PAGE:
### CS62 - Spring 2011 - Lecture 36

• http://www.somethingofthatilk.com/index.php?id=135

• a few notes about the assignment
- "empty" in the code I gave you refers to the empty tree. Ideally, you only have one empty tree for all required empty trees. You can just make this a public variable and use it whenever you need an empty tree (e.g. in the constructors).
- to declare a public variable you can just declare it outside of a function/method in the .cpp file:
BinaryTree * empty = ...
- I've given you code for clear and the big 3, you just need to move it over and use it (modulo a change or two to accommodate the empty tree)
- if you're confused about height and depth, look in the notes for binary trees

- Seniors taking exam early
- keep looking at the homework problems!

• graphs
- A graph is a set of vertices (or nodes) V and a set of edges (u,v) in E where u, v are in V
- there are different types of graphs (show some examples)
- undirected
- if an edge (u, v) exists (that is u is connected to v) then (v, u) also exits, that is, v is connected to u
- when drawn, we'd draw the edge between u and v as a line
- directed
- edges have a direction, that is, u may be connected to v, but not necessarily vice versa
- when drawn, we'd draw the edge from u to v as an "arrow"
- weighted
- each graph edge has an associated weight
- can have either weighted, undirected graphs or weighted, directed graphs
- graph terminology
- path
- a path is a list of edges e_1, e_2, ..., e_k where each edge exists in E
- intuitively, it's a connection of edges
- a "simple" path is a path where all edges are unique
- cycle
- a simple path with p_1 = p_k
- look at cycles in directed and undirected graphs
- a graph is called "acyclic" if it doesn't have any cycles in it
- connected
- a graph is connected if every pair of vertices is connected by a path
- for directed graphs, this is called "strongly connected"
- "weakly connected"?
- if replacing all of the directed edges with undirected edges leaves a connected graph
- where have we seen graphs in this class already?
- tree
- undirected
- acyclic
- note that we have to specify a root
- some other special cases
- twig
- ring
- complete graph
- an edge exists between every node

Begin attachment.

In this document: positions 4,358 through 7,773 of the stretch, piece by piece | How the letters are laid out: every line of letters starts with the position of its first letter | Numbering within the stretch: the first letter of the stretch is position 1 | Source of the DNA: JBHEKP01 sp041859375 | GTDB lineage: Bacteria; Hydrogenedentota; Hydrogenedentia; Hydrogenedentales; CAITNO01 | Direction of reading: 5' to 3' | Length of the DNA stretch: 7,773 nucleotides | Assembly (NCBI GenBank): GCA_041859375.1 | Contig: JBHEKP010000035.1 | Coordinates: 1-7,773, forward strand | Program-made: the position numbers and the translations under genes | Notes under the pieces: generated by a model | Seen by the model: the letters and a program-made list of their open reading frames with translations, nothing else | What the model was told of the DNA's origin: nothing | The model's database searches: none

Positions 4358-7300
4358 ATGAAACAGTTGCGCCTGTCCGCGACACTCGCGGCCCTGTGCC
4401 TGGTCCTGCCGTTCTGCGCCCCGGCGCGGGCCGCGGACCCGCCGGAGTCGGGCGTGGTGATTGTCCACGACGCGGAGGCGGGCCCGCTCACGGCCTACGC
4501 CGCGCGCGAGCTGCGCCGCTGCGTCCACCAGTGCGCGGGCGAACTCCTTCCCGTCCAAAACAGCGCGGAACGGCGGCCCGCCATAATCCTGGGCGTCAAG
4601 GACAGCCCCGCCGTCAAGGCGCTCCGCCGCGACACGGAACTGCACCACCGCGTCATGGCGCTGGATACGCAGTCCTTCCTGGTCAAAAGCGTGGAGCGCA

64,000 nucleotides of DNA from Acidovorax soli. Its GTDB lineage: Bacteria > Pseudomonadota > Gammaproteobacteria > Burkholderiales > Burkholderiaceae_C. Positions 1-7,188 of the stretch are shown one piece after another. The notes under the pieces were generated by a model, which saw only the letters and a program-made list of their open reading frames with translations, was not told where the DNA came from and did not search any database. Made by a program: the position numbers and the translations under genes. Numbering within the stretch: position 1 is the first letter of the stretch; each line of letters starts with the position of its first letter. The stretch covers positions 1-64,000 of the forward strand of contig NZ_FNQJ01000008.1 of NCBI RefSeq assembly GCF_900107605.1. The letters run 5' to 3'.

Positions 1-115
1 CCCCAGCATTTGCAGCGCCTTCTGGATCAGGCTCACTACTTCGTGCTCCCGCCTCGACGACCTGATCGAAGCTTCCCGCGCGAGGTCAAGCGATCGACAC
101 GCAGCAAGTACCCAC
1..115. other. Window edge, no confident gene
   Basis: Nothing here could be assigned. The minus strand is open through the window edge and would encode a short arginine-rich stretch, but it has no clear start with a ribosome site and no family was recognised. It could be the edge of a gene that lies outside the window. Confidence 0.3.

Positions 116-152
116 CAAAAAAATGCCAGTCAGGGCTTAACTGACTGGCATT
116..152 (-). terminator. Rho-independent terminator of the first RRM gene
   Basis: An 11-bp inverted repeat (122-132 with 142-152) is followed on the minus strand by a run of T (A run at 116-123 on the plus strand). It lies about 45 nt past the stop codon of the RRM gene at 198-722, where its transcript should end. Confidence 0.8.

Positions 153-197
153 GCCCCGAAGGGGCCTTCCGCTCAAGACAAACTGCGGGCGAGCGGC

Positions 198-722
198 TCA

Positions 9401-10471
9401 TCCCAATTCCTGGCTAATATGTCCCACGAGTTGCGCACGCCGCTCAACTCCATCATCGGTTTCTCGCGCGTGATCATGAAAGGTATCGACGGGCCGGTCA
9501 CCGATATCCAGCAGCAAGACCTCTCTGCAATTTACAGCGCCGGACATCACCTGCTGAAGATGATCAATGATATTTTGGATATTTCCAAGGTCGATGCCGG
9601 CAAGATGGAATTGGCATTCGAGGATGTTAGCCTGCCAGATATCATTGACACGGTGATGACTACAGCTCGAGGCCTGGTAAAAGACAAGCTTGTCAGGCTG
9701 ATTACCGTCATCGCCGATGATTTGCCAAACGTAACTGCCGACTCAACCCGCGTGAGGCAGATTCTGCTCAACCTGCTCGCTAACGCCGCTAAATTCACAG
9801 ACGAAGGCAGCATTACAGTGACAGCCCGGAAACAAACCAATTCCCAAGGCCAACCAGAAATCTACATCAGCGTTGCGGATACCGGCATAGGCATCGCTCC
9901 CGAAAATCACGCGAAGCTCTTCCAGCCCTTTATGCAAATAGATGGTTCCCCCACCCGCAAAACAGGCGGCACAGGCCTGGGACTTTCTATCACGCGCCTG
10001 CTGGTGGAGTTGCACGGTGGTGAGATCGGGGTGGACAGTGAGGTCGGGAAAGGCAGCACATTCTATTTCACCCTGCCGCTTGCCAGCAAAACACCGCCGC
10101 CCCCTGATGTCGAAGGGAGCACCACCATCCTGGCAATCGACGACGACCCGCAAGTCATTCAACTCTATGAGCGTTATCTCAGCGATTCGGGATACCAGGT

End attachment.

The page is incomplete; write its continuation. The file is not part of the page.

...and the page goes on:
- bipartite graph
- a graph where every vertex can be partitioned into two disjoint sets X and Y, such that all edges connect a vertex u in X to a vertex v in Y
- what are some questions we might want to ask about graphs?
- does it have a cycle?
- is it connected? strongly connected? weakly connected?
- is there a path from a to b?
- what is the shortest path from a to b?
- do two graphs have the same structure (these are called isomorphic graphs)?

- where do graphs come up in real life?
- transportation networks (flights, roads, etc.)
- flights
- directed or undirected?
- weighted?
- what are the weights?
- directed or undirected
- weighted?
- what are the weights?
- communication networks
- computer networks
- phone networks
- web
- what are the vertices and edges?
- vertices are web pages
- social networks
- what are the vertices and edges?
- vertices are people
- edges are relationships (e.g. friends on facebook)
- circuit design
- bayesian networks

• representing graphs
- so far, we've drawn them on the board, but how are we going to store them for processing?
- each vertex u in V contains a list (e.g. linked list, array list) of all the vertices v such that there exists an edge (u, v) in E, that is that there is an edge from u to v

A: B->D
B: A->D
C: D
D: A->B->C->E
E: D

- a |V| by |V| matrix A, such that A_ij is 1 if edge (i, j) is in E, 0 otherwise

A B C D E
A 0 1 0 1 0
B 1 0 0 1 0
C 0 0 0 1 0
D 1 1 1 0 1
E 0 0 0 1 0

- what will the adjacency matrix look like if the graph is undirected?
- it will be symmetric
- examples:
- draw the following graphs
--
A: B C
B: A C
C: A B
--
A: D
B: D E
C: D B
D: A B C D E
E: B C
--
A B C
A 1 0 0
B 0 0 1
C 0 1 0
- how would we incorporate weights into both of these approaches?
- adjacency matrix: store that value in the matrix (instead of just a 0 or a 1)
- What are the benefits/drawbacks of each approach and when might each be useful?
- good for sparse graphs
- more space efficient (for sparse graphs)
- must traverse the adjacency list to discover if an edge exists
- good for dense graphs
- constant time lookup to discover if an edge exists
- for non-weighted graphs, only requires a boolean matrix
- rather than storing adjacent vertices as a list, store as a hashtable
- benefits/drawbacks?
- constant time lookup
- fairly space efficient (though some overhead with keeping the table)
- not good for dense graphs

• C++ for the day: initializer lists

private:
string s;
vector<int> v;
int data;

...

MyClass(string s, vector<int> v){
this->s = s;
this->v = v;
data = 0;
}

- Two basic problems:
- our private members must be initialized to something before the constructor is called (what if we didn't assign to them... they'd still need to be valid class objects)
- all the private members that are classes would have to have a zero parameter constructor
- The parameters are passed to the constructor using call-by value
- we'll call the copy constructor when the parameters are passed
- then we'll call the operator= method to again copy the data from our formal parameter v to our private member variable
- We don't actually need the first copy
- Initializer lists:
- follow the parameter list, but before the opening curly brace of the constructor
- look like normal constructor calls
- comma separated

MyClass(string s, vector<int> v) :
s(s), v(v), data(0);
{}

- notice that we can do it for built-in data types as well
- also notice that it's not just for using the copy constructor, you can use constants, etc.
- In general, good practice
- They are required in three cases:
- one of the classes doesn't have a zero value constructor
- constant data members
- call-by reference: since we can't do copy-by reference (e.g. streams)